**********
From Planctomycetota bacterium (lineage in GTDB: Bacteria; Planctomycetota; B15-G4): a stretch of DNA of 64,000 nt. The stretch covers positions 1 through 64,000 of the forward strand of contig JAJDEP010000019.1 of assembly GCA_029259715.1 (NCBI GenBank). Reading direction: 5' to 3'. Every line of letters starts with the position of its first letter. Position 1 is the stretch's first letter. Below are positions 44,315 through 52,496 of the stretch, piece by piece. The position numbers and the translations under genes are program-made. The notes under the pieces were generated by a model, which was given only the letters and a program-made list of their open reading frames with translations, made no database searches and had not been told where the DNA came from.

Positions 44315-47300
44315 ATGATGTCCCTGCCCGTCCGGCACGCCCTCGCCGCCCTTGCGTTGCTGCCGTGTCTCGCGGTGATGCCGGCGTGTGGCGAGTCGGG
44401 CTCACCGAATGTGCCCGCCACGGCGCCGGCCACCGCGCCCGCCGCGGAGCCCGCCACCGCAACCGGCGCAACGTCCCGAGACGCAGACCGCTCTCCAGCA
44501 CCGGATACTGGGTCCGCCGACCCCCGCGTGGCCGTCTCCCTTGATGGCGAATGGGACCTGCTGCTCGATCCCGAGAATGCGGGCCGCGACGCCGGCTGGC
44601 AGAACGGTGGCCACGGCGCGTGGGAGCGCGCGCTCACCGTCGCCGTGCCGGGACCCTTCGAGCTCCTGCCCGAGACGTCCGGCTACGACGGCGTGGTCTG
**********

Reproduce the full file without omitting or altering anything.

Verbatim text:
From Planctomycetota bacterium (lineage in GTDB: Bacteria; Planctomycetota; B15-G4): a stretch of DNA of 64,000 nt. The stretch covers positions 1 through 64,000 of the forward strand of contig JAJDEP010000019.1 of assembly GCA_029259715.1 (NCBI GenBank). Reading direction: 5' to 3'. Every line of letters starts with the position of its first letter. Position 1 is the stretch's first letter. Below are positions 44,315 through 52,496 of the stretch, piece by piece. The position numbers and the translations under genes are program-made. The notes under the pieces were generated by a model, which was given only the letters and a program-made list of their open reading frames with translations, made no database searches and had not been told where the DNA came from.

Positions 44315-47300
44315 ATGATGTCCCTGCCCGTCCGGCACGCCCTCGCCGCCCTTGCGTTGCTGCCGTGTCTCGCGGTGATGCCGGCGTGTGGCGAGTCGGG
44401 CTCACCGAATGTGCCCGCCACGGCGCCGGCCACCGCGCCCGCCGCGGAGCCCGCCACCGCAACCGGCGCAACGTCCCGAGACGCAGACCGCTCTCCAGCA
44501 CCGGATACTGGGTCCGCCGACCCCCGCGTGGCCGTCTCCCTTGATGGCGAATGGGACCTGCTGCTCGATCCCGAGAATGCGGGCCGCGACGCCGGCTGGC
44601 AGAACGGTGGCCACGGCGCGTGGGAGCGCGCGCTCACCGTCGCCGTGCCGGGACCCTTCGAGCTCCTGCCCGAGACGTCCGGCTACGACGGCGTGGTCTG